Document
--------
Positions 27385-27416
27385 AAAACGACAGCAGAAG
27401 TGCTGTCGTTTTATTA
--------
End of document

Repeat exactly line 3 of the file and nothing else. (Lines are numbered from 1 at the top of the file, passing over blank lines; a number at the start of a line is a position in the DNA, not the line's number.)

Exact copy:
27401 TGCTGTCGTTTTATTA